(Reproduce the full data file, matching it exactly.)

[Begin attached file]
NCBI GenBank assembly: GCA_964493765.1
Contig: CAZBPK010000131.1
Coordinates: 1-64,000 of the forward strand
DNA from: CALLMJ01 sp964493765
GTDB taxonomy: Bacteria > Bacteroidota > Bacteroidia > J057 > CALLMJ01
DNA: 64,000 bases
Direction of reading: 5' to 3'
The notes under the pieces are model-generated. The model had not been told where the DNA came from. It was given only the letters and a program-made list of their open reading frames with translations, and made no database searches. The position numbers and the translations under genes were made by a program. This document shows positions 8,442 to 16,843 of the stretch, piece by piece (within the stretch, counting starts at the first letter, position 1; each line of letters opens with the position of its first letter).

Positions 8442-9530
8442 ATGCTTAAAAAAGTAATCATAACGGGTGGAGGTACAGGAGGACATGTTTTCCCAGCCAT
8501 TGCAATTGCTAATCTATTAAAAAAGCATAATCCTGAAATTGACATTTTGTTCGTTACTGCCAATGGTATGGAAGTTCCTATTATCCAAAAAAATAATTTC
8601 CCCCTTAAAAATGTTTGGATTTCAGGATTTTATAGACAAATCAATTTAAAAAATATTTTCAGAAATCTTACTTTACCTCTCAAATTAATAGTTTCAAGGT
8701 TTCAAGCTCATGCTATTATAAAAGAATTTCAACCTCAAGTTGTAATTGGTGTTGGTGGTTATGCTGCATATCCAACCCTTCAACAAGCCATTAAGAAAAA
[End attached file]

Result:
NCBI GenBank assembly: GCA_964493765.1
Contig: CAZBPK010000131.1
Coordinates: 1-64,000 of the forward strand
DNA from: CALLMJ01 sp964493765
GTDB taxonomy: Bacteria > Bacteroidota > Bacteroidia > J057 > CALLMJ01
DNA: 64,000 bases
Direction of reading: 5' to 3'
The notes under the pieces are model-generated. The model had not been told where the DNA came from. It was given only the letters and a program-made list of their open reading frames with translations, and made no database searches. The position numbers and the translations under genes were made by a program. This document shows positions 8,442 to 16,843 of the stretch, piece by piece (within the stretch, counting starts at the first letter, position 1; each line of letters opens with the position of its first letter).

Positions 8442-9530
8442 ATGCTTAAAAAAGTAATCATAACGGGTGGAGGTACAGGAGGACATGTTTTCCCAGCCAT
8501 TGCAATTGCTAATCTATTAAAAAAGCATAATCCTGAAATTGACATTTTGTTCGTTACTGCCAATGGTATGGAAGTTCCTATTATCCAAAAAAATAATTTC
8601 CCCCTTAAAAATGTTTGGATTTCAGGATTTTATAGACAAATCAATTTAAAAAATATTTTCAGAAATCTTACTTTACCTCTCAAATTAATAGTTTCAAGGT
8701 TTCAAGCTCATGCTATTATAAAAGAATTTCAACCTCAAGTTGTAATTGGTGTTGGTGGTTATGCTGCATATCCAACCCTTCAACAAGCCATTAAGAAAAA